• CIVIL PENALTY: “The department or a health officer may request that the attorney general bring an action in the name of the people of the state, or a municipality or county may bring an action [in the circuit court] based on facts arising within its boundaries, for any appropriate relief, including injunctive relief, for a violation of [these rules].” MCL 324.11546(1).  The court can issue a civil fine up to $10,000.00 for each day of violation.  MCL 324.11546(2)(a).  For a second or subsequent violation, the court can issue a civil fine up to $25,000.00 for each day of violation.  MCL 324.11546(2)(b).  If any damage or destruction is caused, “[t]he court may order a person who violates [these rules] to restore, or to pay to the state an amount equal to the cost of restoring, the natural resources of this state affected by the violation to their original condition before the violation, and to pay to the state the costs of surveillance and enforcement incurred by the state as a result of the violation.”  MCL 324.11546(3).
  • CRIMINAL PENALTY: The county prosecutor or the attorney general can prosecute violations in the district court where the burning occurred. “A person who violates [this rule]… is guilty of a misdemeanor punishable by a fine of not more than $1,000.00 for each violation and costs of prosecution and, if in default of payment of fine and costs, imprisonment for not more than 6 months.”  MCL 324.11549(1).  “Each day upon which a violation… occurs is a separate offense.”  MCL 324.11549(3).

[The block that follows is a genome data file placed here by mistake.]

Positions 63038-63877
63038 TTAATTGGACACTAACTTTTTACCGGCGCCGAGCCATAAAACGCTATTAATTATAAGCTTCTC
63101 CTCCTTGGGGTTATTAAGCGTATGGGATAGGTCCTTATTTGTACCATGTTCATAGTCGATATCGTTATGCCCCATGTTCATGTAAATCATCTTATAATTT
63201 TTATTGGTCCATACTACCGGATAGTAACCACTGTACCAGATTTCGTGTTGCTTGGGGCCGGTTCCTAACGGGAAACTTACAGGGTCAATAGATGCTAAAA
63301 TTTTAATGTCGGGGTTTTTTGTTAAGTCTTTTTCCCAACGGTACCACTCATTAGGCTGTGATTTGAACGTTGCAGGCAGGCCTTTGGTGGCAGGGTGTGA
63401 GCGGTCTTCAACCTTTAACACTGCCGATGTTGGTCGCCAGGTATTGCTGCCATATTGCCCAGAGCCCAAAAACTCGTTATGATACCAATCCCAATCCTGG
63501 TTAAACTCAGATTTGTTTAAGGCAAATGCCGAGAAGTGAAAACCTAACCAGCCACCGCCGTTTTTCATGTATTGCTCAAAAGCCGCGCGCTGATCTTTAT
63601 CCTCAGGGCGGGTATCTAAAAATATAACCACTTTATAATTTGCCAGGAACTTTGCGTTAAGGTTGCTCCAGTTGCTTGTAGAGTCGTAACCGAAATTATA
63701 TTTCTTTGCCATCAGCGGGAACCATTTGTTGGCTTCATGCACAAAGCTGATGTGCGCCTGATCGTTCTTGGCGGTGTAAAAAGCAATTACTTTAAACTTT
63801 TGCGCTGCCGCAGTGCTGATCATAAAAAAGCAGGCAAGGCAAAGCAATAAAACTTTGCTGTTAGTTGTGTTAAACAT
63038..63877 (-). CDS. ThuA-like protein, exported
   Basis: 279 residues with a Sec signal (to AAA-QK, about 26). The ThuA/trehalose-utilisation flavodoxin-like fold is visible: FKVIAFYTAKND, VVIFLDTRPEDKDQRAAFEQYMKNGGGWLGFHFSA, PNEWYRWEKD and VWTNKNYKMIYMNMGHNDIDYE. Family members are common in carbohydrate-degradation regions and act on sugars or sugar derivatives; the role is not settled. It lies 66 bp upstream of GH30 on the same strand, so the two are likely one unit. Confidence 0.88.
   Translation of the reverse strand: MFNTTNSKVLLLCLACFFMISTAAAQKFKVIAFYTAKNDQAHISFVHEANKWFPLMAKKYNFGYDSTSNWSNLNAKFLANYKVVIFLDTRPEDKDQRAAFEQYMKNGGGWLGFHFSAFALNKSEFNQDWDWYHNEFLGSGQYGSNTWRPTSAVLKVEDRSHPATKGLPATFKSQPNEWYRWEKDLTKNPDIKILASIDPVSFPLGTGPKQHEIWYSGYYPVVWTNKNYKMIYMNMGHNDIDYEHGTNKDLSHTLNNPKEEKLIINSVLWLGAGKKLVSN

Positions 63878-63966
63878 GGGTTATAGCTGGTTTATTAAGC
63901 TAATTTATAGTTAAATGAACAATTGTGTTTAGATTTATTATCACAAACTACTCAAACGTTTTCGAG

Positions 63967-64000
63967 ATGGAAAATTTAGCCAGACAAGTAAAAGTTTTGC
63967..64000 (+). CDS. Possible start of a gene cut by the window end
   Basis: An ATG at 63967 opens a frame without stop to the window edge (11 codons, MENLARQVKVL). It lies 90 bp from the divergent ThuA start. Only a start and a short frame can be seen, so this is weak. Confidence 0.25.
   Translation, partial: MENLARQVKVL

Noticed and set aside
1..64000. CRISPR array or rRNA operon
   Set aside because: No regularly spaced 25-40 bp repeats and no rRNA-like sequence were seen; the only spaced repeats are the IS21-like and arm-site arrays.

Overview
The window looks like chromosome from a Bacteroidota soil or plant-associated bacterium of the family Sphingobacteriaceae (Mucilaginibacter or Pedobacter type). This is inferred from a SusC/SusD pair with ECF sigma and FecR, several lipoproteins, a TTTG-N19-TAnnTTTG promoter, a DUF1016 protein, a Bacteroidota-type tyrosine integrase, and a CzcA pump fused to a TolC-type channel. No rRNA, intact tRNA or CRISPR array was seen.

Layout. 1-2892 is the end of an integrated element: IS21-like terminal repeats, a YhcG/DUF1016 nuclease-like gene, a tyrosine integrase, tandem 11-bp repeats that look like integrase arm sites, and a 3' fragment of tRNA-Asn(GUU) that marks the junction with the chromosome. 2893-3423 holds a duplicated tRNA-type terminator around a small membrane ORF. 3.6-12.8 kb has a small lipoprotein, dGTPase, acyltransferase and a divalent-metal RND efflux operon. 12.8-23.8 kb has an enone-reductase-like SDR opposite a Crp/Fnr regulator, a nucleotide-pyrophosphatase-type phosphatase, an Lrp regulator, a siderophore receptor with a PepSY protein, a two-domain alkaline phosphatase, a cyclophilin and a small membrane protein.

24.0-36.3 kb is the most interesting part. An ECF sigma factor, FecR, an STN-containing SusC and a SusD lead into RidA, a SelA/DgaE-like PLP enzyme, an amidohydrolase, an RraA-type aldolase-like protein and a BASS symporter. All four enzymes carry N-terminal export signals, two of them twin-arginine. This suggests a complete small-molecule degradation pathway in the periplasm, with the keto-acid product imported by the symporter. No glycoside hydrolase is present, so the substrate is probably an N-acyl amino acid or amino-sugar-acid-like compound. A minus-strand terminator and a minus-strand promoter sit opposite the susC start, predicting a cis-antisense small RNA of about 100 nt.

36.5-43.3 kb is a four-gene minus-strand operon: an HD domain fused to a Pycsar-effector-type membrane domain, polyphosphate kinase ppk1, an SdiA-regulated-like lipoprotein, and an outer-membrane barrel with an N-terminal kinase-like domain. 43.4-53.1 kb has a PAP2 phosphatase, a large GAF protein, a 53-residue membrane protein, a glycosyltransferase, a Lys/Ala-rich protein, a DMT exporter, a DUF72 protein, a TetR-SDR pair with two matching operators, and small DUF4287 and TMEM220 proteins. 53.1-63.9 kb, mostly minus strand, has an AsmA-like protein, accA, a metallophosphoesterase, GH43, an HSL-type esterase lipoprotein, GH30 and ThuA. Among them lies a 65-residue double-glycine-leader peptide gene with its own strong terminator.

For municipalities with a population less than 7,500, there is no state law prohibition banning the open burning of grass clippings or leave.  However, nothing prohibits a city, township or village from passing a local ordinance that locally bans open burning of these items.  Depending on the ordinance, the penalty can range from a civil infraction punishable by a fine only to a misdemeanor offense punishable by a fine up to $500.00 or up to 90 days in jail, or both.